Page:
12:46 Vanessa Paech: But then there is that sort of fairy dust moment that practitioners will often talk about where things come together often, it’s kind of right at the end of the piece where you’re not sure things are gonna happen and then suddenly it does come together. It’s come together because you’ve done the work, probably it would be unlikely too if you hadn’t. But there is a more ephemeral element that is probably a little difficult to quantify as easily and I do think sometimes while I applaud wholeheartedly the role of data and analytics in community, I think it’s essential. I think that it’s obviously key to us championing and explaining the value of the role and the value of industry. I do think we run a risk sometimes. I don’t think we’re right at this stage yet, but of becoming data scientist before anything else. And I don’t know that that’s necessarily the right approach. I guess, in my perfect world you have a community leader who perhaps has a data scientist on their team who can collaborate with them to really understand all of that aspect to the world that who isn’t necessarily focused just on that. I think that if we focus exclusively on metrics, we are losing something, just as if we focused exclusively on feels. We’re also leaving something behind as well. So, I think that it is a cocktail. I don’t think you’ve lost your mind at all.
13:57 Patrick O’Keefe: Well said, and thank you. I appreciate that. I would like to pause for a second and just recognize our excellent sponsor, Emoderation.
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14:47 Patrick O’Keefe: In the pre-show questionnaire, Vanessa, you mentioned the idea of community management being the future of all management and how more and more business leaders are applying the principles to their work, that the community discipline is maturing into other areas. But in the same breathe, you talked about the importance of understanding the difference between social media and community. Where does this leave us?
15:07 Vanessa Paech: Having a lot of debates, which is probably not a bad thing. Look, I think the industry’s at a really interesting juncture, I think that we’ve probably done a lot of naval gazing speaking sort of at the global level. There’s a number of leaders in the space internationally. A lot of us talk all the time as well, and I know you’re involved in some of those conversations about where the industry’s at, how we’re driving it? Are we doing so to our credit or our…
15:31 Patrick O’Keefe: As little as I can be.
15:33 Vanessa Paech: But also doing a lot of listening, which is obviously incredibly important as well. And I think it is different region to region, certainly as speaking purely from the Asia-Pacific standpoint here in Australia, the landscape of community and social. There’s a lot of commonalities between the situation in the States and in Europe, but there are some important differences as well. One example would be that the environment in Australia, there’s a lot fewer of us, we have a pretty small population compared to the United States, while there’s a lot of activity in the space. There are fewer players by virtue of the fact there are fewer people.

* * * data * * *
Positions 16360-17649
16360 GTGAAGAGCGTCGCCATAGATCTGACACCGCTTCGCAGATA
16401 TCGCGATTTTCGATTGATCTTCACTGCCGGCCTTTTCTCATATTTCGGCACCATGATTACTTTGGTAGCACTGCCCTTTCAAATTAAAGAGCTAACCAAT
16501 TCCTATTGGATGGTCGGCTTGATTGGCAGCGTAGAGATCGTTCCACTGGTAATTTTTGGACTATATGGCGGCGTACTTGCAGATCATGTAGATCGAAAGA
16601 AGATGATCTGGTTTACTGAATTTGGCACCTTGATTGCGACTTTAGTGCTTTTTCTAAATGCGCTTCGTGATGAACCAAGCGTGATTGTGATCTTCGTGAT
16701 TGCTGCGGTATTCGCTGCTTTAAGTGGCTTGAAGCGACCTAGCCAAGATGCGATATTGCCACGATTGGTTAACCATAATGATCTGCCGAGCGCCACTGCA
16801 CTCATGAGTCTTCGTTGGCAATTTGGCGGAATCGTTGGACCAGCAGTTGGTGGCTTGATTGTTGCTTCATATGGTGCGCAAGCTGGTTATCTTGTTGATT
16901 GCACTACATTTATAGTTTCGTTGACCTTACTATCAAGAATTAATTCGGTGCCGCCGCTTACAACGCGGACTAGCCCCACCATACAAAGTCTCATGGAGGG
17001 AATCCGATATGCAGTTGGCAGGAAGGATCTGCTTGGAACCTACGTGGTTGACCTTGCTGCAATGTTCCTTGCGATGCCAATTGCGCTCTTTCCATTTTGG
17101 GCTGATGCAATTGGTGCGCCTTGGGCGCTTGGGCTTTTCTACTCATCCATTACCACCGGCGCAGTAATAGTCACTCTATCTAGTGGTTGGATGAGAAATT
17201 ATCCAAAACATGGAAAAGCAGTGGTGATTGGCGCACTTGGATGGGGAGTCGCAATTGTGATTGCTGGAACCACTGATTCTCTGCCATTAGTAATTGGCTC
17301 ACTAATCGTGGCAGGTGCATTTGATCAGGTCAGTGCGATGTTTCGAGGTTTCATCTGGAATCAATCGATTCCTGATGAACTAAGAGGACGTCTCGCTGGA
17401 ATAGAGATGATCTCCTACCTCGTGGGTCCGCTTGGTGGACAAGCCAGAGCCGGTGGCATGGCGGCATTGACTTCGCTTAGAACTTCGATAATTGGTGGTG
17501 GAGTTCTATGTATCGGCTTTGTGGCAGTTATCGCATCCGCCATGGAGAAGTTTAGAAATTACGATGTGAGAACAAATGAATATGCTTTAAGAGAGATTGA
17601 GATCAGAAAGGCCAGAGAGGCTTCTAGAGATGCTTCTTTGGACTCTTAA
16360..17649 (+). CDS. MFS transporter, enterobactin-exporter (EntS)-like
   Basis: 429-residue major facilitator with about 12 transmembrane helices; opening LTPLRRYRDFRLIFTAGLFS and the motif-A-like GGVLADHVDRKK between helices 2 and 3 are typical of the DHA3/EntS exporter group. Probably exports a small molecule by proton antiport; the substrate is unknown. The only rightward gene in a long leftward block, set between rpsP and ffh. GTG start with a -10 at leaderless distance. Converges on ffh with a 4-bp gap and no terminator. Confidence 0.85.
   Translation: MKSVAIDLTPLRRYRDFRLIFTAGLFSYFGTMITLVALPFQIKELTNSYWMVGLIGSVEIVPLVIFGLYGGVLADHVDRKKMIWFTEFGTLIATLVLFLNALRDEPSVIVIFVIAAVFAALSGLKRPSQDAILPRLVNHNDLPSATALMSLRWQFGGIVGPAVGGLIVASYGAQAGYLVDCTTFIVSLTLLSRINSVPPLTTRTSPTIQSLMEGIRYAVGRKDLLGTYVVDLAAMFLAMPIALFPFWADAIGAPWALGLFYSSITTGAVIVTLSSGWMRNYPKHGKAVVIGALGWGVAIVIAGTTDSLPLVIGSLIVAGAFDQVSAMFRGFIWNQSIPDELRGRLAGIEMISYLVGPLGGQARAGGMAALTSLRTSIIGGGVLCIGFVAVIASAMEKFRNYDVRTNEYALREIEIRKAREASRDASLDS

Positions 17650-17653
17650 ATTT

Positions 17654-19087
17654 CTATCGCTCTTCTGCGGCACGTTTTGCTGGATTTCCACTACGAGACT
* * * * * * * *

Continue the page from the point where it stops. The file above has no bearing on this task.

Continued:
16:04 Vanessa Paech: So, companies like advertising agencies have done a really great job largely in evolving to meet that need so they actually tend to dominate the conversation in Australia around social media. I don’t think that’s a bad thing. Fundamentally, so much social has come down to social marketing and a new form of advertising. I don’t think that’s a bad thing but where I get concerned is where it intersects with community, and I do think the two terms are used interchangeably. I don’t think this is about pedantry or wanting to claim one or the other. I don’t think either is lesser or greater than. They function differently, they function in complement, and they can function in counterpoint if you sort of not working them in harmony.
16:41 Vanessa Paech: Businesses and companies in Australia that are quite ahead of the game often have both in place so they have clever, well-considered, well-managed social media presence that really does look to build community engagement and offer great content and do all the things that social media are so powerful at doing. Particularly as an amplifier of ideas or of movements and of opinions and all these sort of stuff. But then they also will host a branded community of some description whether that’s on a social network or on their own network in some description. And they’ll understand the distinction in their work and harmony. I get concerned mainly because to your earlier point, we measure these things differently. What are accepted rightly or wrongly has sort of measures of success in a social media environment are not necessarily the things that you accept as a measure of success in a community environment.